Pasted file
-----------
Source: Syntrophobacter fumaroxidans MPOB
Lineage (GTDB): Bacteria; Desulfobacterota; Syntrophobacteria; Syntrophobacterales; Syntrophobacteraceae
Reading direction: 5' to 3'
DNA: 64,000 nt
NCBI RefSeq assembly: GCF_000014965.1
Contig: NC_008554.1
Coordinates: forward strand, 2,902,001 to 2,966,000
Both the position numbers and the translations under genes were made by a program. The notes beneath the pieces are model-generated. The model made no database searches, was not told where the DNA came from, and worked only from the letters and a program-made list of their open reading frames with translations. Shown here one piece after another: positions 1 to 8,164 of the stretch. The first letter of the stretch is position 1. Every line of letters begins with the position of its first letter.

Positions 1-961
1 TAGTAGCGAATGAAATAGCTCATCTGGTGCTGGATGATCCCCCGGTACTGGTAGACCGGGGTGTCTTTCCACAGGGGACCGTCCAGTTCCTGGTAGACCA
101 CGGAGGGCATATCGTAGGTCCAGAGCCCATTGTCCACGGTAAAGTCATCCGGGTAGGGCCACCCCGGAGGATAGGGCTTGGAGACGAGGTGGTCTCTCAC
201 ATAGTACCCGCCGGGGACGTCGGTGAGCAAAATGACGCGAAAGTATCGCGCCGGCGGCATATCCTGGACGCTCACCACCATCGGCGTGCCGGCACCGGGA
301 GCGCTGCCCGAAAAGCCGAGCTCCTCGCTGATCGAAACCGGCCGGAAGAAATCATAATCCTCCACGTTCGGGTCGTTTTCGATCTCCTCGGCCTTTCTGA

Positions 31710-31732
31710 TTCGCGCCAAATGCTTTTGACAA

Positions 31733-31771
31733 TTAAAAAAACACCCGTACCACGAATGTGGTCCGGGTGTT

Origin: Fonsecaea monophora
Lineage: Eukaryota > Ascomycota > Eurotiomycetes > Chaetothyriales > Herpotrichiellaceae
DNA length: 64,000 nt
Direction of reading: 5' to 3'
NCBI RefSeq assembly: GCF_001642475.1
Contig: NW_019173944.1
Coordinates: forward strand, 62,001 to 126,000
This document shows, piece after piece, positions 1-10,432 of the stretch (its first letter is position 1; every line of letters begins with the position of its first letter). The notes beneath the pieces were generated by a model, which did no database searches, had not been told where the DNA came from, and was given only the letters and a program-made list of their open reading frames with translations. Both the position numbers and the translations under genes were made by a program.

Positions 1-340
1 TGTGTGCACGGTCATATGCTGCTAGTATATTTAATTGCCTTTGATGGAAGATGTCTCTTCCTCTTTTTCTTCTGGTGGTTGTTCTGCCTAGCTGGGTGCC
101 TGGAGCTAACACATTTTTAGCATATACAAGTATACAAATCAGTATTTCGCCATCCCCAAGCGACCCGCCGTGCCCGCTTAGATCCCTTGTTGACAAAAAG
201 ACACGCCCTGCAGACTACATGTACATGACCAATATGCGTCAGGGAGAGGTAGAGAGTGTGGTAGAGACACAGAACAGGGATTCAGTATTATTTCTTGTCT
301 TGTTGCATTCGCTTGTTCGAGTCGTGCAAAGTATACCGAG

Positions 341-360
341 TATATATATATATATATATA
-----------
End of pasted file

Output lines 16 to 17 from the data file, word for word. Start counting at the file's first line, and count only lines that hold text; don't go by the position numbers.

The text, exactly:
Positions 31733-31771
31733 TTAAAAAAACACCCGTACCACGAATGTGGTCCGGGTGTT